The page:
Dedication is the second full-length release from camera-shy producer Zomby and his first for spearhead indie label 4AD. At first it scans as somewhat peculiar for Zomby to enroll with 4AD given their inclination for emotive guitar heros (Bon Iver, Iron & Wine) and kooky, freak-folk experimentalists (Ariel Pink’s Haunted Graffiti, tUnE-yArDs, Gang Gang Dance) yet Dedication possesses a deeply personal and intimate approach to UK bass and dub. This is not ambient or even dance-oriented music in the slightest in spite of his previous recordings. Dedication is never welcoming, warm or friendly. Holding its arm only slightly askew, it’s the kind of bold record that never really centers in on one particular idea and sticks with it. Quite literally scattered all over the place and travelling in brief, all too often sparse configurations, Zomby’s approach to his major label debut is tinged with the sadness of the passing of his father a year previously. Even with statements being released from Zomby’s camp insisting that the recording of Dedication was most definitely not affected by the artist’s reaction to his father’s death, it’s difficult to view its stark and loner-mood as anything but. Its wonderfully ominous atmospherics and digital effects enhance the listening experience, and it greatly benefits from this mood as a consequence. 


Dedication is brief, yet it packs sixteen heavy punches across its thirty five minute run time, a couple of which run beyond four minutes, three that scan less than sixty seconds and most of which fall somewhere around the two minute mark. Would-be lead single Natalia’s Song is the longest track here and perhaps the most arresting, trading choppy female vocals over a stuttering backbeat. This transforms itself into the similarly scatty percussive and synth-led Alothea with its creeping 8-bit nostalgia trip, before tearing head first down a kaleidoscopic tunnel of keyboards on Black Orchid. The hammering gun shots that pepper the opening of the record on Witch Hunt signal the opening to Things Fall Apart, which features guest vocals from Noah Lennox. It’s interesting to place Panda Bear in this somewhat downbeat mood that Dedication maintains as he registers almost (uncharacteristically) beyond recognition. I’m still at odds as to whether it works within the context of the record as a whole. Lucifer scans as early rave while other instrumentals like Digital Rain proliferate around centralised dance beats fused with effects reminiscent of early Nintendo and PlayStation soundtracks, music designed to evoke only one atmosphere and to encourage the kind of repetitious brain activity that stems from minimal arrangements. If that sounds like an insult as much as a complement, it’s to Zomby’s credit that Dedication never scans as mere background music.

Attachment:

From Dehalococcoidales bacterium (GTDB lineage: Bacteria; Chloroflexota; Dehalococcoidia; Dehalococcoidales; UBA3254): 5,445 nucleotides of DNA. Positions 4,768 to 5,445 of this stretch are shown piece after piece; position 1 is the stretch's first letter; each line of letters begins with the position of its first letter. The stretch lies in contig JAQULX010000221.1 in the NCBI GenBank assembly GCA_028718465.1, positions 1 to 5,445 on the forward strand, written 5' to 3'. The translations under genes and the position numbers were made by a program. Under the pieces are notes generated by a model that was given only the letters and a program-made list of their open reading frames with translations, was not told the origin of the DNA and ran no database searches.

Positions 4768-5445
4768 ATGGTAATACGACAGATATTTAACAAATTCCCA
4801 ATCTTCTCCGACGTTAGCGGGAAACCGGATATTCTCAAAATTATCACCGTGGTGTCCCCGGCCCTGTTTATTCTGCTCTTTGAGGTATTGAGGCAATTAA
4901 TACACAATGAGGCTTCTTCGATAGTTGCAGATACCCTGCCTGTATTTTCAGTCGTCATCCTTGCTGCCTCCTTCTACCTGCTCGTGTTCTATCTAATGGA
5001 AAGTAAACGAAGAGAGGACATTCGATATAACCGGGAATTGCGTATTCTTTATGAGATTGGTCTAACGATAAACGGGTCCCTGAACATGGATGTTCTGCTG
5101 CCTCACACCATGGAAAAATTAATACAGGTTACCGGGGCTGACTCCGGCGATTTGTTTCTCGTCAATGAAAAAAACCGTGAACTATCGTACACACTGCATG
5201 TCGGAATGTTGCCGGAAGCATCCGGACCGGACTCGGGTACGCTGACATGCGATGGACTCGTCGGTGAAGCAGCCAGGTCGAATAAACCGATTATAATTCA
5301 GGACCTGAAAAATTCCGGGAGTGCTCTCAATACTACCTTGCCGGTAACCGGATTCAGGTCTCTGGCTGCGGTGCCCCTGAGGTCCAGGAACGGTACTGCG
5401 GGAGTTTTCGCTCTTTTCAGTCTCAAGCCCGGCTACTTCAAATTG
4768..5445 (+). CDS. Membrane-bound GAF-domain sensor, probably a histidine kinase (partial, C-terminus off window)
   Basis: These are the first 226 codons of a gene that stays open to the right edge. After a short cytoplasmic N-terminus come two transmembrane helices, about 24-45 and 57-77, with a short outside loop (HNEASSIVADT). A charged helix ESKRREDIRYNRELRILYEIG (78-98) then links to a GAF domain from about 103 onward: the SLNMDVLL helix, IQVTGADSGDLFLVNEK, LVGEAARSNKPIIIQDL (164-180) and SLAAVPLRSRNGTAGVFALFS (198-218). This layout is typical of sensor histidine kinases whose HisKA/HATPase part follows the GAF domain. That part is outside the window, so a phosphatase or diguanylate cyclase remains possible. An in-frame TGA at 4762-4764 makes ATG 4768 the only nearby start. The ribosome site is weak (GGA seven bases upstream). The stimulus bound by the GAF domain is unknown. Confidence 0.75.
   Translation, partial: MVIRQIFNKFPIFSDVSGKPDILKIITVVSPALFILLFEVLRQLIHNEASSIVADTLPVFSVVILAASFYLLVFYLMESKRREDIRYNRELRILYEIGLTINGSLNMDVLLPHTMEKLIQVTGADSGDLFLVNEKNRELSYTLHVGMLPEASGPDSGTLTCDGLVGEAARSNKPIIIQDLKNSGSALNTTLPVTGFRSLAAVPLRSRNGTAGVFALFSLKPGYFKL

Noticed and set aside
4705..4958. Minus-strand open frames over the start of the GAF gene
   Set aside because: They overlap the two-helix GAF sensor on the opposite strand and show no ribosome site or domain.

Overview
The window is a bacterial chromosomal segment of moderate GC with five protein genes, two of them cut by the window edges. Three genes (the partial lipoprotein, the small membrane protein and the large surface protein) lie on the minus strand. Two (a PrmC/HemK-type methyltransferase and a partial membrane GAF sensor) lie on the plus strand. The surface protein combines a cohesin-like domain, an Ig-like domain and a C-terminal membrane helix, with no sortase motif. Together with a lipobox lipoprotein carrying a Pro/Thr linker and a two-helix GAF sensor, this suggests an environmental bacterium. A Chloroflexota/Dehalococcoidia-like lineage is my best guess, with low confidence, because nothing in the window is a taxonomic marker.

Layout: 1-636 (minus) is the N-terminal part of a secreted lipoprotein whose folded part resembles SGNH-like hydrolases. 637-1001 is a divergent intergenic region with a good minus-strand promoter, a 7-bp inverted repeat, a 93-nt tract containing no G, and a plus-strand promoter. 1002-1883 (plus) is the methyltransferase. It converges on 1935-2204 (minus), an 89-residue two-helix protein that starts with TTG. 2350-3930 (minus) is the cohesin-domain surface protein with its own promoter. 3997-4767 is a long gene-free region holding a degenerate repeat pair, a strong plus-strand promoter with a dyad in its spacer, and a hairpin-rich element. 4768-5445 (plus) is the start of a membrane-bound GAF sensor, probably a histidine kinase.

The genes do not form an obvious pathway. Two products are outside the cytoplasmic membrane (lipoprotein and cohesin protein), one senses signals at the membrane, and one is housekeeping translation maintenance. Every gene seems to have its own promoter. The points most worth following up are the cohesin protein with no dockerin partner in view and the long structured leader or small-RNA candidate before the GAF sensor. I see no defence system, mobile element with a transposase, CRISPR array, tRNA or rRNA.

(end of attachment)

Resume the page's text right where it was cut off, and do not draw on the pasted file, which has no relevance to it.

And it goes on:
In the year since its release, Dedication has been called lots of things, and the notion of Zomby’s sound as a sort of inverted take on hip-hop was perhaps the most intriguing. Since it traverses many sub-genres to create something wholly unique, it’s best to approach it at pure face value. What first comes across as difficult and disembodied soon unfolds to reveal a plethora of textures and emotions. Dedication offers little in the way of answers, particularly for those seeking a voice to explain Zomby’s expanding palette of gloomy sinisterness, yet repeated listens prove incredibly rewarding and those with an ear for stark atmosphere will find plenty to explore here. There are few producers working at this level, and next to none who deserve the kind of impending success that Zomby seems destined for.

Posted 2 years ago

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1YRON aims to shine the spotlight on albums exactly one year after their release. Presented as an alternative to writing about them instantaneously, I hope to recall the album in question with a fondness of time having passed. Perhaps you may even be inspired to go back and discover something new.

Since physical and digital release dates often vary worldwide (the US commonly a day after the UK for example, or for smaller releases, sometimes weeks or months apart), these reviews will only be published on their UK or US physical release date (whichever comes first).